These features came to represent the basic underpinnings of what would become the OMMA. The importance of the issue was illustrated through the sponsorship of SB 865 by an ailing state Senator named Frank Roberts. As a man suffering from cancer who was married to the Oregon Governor at that time, Sen. Roberts brought attention to the bill.
Senator Bill Bradbury, who would go on to become Oregon Secretary of State, assigned the bill to be heard in two different committees: The Health and Bioethics Committee, and the Judiciary Committee.
One prominent member of both of these committees was an aspiring Oregon State Senator named Gordon Smith, who was subsequently elected to the United States Senate after he toned down his religious conservative philosophy. Senator Smith opposed SB 865 and ultimately killed it.
Sandee Burbank was active during the hearings. She coordinated patient testimony, including that of Elvy Musikka, and Bob Randall, two of the handful of patients nationwide granted access to marijuana from the U.S. Government farm in Mississippi. Other prominent speakers included Drs. Tod Mikuriya and John Morgan (who testified via videotape).
In spite of Senator Smith's opposition, SB 865 was passed out of the Health and Bioethics Committee and into the Judiciary committee. However, the legislature was coming to an end with the customary crush of last-minute legislation. The Judiciary hearing was interrupted numerous times by legislators who left the hearing in order to cast votes. This disruption eliminated any chance of serious testimony. Senator Smith moved to table the bill, his motion was passed, and SB 865 died a sudden bureaucratic death. Sadly, Senator Roberts, who had courageously pushed this legislation, died before seeing protections for patients become law in Oregon.Thus began another initiative cycle which would evolve into HB 2970, the 1995 legislative bill.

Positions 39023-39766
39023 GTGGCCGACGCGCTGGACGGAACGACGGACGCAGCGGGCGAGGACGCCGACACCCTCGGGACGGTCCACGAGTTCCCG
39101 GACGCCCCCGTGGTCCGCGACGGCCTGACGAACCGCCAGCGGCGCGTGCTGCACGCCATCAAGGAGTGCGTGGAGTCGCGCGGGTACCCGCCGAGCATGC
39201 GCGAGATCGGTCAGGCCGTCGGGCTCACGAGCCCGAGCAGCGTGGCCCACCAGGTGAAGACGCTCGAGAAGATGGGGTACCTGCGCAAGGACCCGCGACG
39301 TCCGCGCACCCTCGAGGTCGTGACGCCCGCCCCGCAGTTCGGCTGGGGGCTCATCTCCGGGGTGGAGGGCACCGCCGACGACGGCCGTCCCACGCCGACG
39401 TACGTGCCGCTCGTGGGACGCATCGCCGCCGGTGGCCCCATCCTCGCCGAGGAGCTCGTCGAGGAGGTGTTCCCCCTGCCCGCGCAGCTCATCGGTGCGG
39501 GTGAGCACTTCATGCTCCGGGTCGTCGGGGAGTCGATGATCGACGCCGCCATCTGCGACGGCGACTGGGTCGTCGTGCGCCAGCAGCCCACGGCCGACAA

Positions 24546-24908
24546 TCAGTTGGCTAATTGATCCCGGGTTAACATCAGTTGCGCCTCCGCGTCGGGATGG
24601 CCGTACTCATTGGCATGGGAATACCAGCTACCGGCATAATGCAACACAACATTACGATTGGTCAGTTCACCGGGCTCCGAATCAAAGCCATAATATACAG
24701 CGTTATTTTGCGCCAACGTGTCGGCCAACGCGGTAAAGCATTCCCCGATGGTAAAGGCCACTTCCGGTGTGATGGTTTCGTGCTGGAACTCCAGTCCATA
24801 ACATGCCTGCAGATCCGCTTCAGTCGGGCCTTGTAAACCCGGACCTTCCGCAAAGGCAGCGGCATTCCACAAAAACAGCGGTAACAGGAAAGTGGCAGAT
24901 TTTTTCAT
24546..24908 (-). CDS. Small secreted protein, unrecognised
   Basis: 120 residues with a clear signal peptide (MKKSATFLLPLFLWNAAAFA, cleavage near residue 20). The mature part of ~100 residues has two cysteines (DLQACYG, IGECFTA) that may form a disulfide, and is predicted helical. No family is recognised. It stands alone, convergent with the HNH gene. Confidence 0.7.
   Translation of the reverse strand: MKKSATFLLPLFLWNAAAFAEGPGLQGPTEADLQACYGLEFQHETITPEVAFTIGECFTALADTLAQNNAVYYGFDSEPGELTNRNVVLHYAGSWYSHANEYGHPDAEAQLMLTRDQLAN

Senate Bill 865 called for the establishment of a five-year review board whose members would be appointed by the Governor. Its purpose was to determine "the appropriate classification, if any, of marijuana in the schedule of controlled substances."
The importance of the issue was illustrated through the sponsorship of SB 865 by an ailing state Senator named Frank Roberts. As a man suffering from cancer who was married to the Oregon Governor at that time, Sen. Roberts brought attention to the bill.
One prominent member of both of these committees was an aspiring Oregon State Senator named Gordon Smith, who was subsequently elected to the United States Senate after he toned down his religious conservative philosophy.
The Governor's signature initiated a mad scramble by Oregon's drug-reform organizations to refer the law back to Oregon voters as a referendum.
The 1995 Oregon Legislature considered HB 2970 sponsored by Rep Repine. HB 2970, which died in committee, exempted Oregonians suffering from illnesses (not specified) who were under the care of a physician, from criminal sanctions for their use of Cannabis.
HB 2900 died for lack of legislative attention. The chairman of the House Judiciary Committee, Rep. Minnis (who was also a police officer) refused to schedule the bill for a hearing.
The 1995 Oregon Legislature considered HB 2970 sponsored by Rep. Repine. HB 2970, which died in committee, exempted Oregonians suffering from illnesses (not specified) who were under the care of a physician, from criminal sanctions for their use of Cannabis. This bill required the Oregon State Board of Pharmacy to maintain a registry database and issue "numbered certificates" to patients enrolled in the program. Unlike its predecessor, it did not allow police-confiscated Cannabis to be redirected. HB 2970 also did not describe quantity limits which could be possessed, specifying only that: "...the quantity of marijuana to be used and the method and frequency of use..." had to be included on the application.